J.S. from Orange County, Florida writes:
Dear Mister Condo,
I lease a boat dock from our association which in turn has leased the boat dock property from the state of Florida. It is attached to my condo ownership. Now I am being told that I cannot rent my stall to another owner of a condo in my association. This is beyond reason because the value of every condo in our complex would be affected by this rule when trying to sell their property as many prospective owners want to know if there are boat docks available. Has Florida added a statute or rule about this? Thanks.
Mister Condo replies:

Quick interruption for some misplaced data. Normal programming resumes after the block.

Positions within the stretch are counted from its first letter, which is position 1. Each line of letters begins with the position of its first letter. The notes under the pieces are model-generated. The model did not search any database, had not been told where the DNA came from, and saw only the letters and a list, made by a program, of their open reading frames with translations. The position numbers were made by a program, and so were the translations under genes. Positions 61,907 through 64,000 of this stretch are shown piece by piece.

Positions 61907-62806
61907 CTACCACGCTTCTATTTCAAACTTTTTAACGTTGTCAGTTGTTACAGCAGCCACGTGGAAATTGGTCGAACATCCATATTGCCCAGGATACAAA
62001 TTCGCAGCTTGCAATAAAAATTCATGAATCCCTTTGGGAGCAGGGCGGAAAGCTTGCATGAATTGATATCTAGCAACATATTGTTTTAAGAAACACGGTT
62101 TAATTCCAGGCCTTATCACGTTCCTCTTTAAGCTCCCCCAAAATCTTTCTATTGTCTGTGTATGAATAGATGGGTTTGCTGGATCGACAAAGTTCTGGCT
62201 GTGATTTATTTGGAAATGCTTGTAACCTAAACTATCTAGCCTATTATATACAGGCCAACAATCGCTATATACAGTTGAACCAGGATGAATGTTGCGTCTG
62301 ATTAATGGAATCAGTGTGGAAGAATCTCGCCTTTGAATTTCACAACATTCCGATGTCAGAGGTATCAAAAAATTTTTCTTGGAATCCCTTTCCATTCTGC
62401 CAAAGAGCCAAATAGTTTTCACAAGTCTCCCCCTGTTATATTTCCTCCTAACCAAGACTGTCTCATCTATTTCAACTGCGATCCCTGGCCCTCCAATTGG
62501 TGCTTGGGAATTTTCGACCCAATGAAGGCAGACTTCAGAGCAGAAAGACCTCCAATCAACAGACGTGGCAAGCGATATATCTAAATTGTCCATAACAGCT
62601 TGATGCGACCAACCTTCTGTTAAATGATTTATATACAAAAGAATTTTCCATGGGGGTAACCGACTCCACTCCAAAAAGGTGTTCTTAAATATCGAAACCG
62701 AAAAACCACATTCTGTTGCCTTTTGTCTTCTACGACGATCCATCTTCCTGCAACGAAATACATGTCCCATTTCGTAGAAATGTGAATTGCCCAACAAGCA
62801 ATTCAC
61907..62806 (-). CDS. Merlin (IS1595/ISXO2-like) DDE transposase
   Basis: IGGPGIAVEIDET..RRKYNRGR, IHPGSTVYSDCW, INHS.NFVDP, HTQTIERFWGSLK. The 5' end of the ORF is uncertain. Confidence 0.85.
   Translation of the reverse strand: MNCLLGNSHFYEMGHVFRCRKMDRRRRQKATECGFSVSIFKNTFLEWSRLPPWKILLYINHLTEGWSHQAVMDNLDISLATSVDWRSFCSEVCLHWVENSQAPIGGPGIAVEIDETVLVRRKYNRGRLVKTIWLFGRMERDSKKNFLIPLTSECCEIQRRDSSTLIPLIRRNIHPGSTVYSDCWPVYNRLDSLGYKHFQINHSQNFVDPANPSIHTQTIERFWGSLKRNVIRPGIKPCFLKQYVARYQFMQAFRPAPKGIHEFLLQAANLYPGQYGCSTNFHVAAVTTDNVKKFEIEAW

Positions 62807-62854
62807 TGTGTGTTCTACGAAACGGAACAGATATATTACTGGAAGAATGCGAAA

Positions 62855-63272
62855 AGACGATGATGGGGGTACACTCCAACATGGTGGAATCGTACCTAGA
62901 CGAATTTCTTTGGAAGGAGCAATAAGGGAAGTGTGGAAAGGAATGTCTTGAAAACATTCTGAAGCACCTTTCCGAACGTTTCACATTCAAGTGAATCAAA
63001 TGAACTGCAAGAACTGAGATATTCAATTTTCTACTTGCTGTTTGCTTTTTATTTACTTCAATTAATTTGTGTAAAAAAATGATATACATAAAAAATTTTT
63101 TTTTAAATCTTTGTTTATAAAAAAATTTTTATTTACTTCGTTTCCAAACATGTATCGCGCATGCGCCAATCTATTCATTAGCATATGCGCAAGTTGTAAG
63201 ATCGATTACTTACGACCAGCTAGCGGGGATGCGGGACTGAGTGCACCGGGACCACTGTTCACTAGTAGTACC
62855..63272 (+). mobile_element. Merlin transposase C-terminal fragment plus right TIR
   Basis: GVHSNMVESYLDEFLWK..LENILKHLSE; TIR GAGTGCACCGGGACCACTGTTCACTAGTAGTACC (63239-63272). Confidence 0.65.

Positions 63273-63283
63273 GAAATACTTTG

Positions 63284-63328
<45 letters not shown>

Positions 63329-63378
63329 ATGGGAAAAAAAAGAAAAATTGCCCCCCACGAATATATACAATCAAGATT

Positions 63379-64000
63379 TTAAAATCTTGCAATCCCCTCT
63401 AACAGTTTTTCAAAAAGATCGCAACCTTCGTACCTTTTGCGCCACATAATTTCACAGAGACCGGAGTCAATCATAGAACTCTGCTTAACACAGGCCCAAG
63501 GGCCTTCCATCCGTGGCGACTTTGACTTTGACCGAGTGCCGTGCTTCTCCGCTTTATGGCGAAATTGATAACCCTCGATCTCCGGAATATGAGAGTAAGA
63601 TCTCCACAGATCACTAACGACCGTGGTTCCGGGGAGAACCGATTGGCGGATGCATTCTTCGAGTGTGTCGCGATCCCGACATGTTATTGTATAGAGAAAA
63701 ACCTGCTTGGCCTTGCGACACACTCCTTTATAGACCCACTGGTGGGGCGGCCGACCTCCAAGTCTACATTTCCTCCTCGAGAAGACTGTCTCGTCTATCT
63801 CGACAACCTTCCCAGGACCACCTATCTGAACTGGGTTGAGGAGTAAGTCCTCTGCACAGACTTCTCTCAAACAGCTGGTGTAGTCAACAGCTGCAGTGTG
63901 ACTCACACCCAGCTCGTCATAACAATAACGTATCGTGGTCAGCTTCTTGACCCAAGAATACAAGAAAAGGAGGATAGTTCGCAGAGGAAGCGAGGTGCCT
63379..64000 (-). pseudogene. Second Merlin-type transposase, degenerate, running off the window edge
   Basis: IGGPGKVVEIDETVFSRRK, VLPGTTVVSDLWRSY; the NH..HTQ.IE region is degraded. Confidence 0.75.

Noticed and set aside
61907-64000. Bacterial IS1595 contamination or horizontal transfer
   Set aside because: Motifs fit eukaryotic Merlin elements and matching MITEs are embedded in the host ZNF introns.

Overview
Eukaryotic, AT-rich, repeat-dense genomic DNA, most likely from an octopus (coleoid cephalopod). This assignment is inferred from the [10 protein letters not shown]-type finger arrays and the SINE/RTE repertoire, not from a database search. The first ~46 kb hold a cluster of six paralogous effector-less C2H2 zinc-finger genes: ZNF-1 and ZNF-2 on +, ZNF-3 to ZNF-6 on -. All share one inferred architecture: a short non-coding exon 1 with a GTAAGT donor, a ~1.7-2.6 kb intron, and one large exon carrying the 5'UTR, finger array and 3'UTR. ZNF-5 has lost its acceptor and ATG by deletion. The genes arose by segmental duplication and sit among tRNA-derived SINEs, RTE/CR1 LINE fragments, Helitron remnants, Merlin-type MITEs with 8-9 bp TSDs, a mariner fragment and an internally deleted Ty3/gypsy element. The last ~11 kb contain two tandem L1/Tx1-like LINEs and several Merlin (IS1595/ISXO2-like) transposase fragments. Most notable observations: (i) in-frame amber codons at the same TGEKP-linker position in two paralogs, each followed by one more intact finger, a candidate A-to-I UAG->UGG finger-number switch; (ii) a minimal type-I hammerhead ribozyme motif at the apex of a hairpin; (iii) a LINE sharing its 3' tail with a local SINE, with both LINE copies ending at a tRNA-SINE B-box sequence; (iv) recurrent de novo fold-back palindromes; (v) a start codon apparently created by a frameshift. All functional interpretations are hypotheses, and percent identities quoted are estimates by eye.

J.S., I am not an attorney and cannot advise you on any state laws regarding boat stall rental rights. However, the Board certainly has the right to limit or even refuse rental of the boat stalls based on use of common roads and areas to access the boat stall. Is this a new rule or was it in place when you purchased your condo? If it was in place when you purchased, there may be little you can do about it. However, if the rule were added after you purchased, you may be able to claim a grandfathering exception because the rule wasn’t in place when you purchased your unit and you are claiming that the rule is costing you money because you planned on renting the boat stall when you purchased as there was no rule against doing so at that time. That being said, you could be facing a legal battle that could get expensive and not go your way in the end. My advice is for you to get an attorney’s opinion on the matter and decide if it is worth fighting. Other than that, you might want to sell your unit to someone who will simply use the boat stall versus renting it. Clearly, the Board wants the stall used only by owners and that may actually be stipulated in the condo docs, in which case, you may not have any right to rent your stall. I am not sure that I agree with your argument that refusing to allow stall rentals lowers property values. In fact, it may just increase the value of purchasing as it is the only way to get a stall at this association. Either way, talk to an attorney and decide what is in your best interest. Good luck!